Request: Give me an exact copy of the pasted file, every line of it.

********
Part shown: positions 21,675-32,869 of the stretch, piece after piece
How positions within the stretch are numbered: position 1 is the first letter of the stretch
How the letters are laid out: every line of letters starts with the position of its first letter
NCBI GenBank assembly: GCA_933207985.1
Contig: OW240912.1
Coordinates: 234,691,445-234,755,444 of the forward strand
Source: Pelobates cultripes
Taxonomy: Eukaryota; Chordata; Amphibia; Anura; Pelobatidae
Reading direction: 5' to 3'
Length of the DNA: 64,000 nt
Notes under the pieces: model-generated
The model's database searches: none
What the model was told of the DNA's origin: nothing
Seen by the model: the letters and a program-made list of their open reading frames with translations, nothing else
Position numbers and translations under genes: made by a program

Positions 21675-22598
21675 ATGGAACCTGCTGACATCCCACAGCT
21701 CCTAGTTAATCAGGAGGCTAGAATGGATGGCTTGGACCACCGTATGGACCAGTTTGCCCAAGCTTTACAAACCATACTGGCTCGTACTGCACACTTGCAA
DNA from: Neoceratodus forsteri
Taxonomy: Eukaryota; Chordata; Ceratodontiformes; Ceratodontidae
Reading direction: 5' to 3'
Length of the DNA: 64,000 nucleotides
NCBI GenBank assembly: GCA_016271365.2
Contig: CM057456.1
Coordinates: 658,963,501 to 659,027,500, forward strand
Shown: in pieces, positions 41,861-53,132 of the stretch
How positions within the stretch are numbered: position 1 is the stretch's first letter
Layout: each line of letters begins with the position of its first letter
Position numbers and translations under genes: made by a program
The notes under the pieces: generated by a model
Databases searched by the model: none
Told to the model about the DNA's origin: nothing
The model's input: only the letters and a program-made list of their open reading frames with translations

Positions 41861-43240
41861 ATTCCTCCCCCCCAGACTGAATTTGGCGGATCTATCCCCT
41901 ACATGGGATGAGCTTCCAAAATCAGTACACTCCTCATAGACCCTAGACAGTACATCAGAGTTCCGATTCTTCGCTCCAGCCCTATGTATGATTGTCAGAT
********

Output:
Part shown: positions 21,675-32,869 of the stretch, piece after piece
How positions within the stretch are numbered: position 1 is the first letter of the stretch
How the letters are laid out: every line of letters starts with the position of its first letter
NCBI GenBank assembly: GCA_933207985.1
Contig: OW240912.1
Coordinates: 234,691,445-234,755,444 of the forward strand
Source: Pelobates cultripes
Taxonomy: Eukaryota; Chordata; Amphibia; Anura; Pelobatidae
Reading direction: 5' to 3'
Length of the DNA: 64,000 nt
Notes under the pieces: model-generated
The model's database searches: none
What the model was told of the DNA's origin: nothing
Seen by the model: the letters and a program-made list of their open reading frames with translations, nothing else
Position numbers and translations under genes: made by a program

Positions 21675-22598
21675 ATGGAACCTGCTGACATCCCACAGCT
21701 CCTAGTTAATCAGGAGGCTAGAATGGATGGCTTGGACCACCGTATGGACCAGTTTGCCCAAGCTTTACAAACCATACTGGCTCGTACTGCACACTTGCAA
DNA from: Neoceratodus forsteri
Taxonomy: Eukaryota; Chordata; Ceratodontiformes; Ceratodontidae
Reading direction: 5' to 3'
Length of the DNA: 64,000 nucleotides
NCBI GenBank assembly: GCA_016271365.2
Contig: CM057456.1
Coordinates: 658,963,501 to 659,027,500, forward strand
Shown: in pieces, positions 41,861-53,132 of the stretch
How positions within the stretch are numbered: position 1 is the stretch's first letter
Layout: each line of letters begins with the position of its first letter
Position numbers and translations under genes: made by a program
The notes under the pieces: generated by a model
Databases searched by the model: none
Told to the model about the DNA's origin: nothing
The model's input: only the letters and a program-made list of their open reading frames with translations

Positions 41861-43240
41861 ATTCCTCCCCCCCAGACTGAATTTGGCGGATCTATCCCCT
41901 ACATGGGATGAGCTTCCAAAATCAGTACACTCCTCATAGACCCTAGACAGTACATCAGAGTTCCGATTCTTCGCTCCAGCCCTATGTATGATTGTCAGAT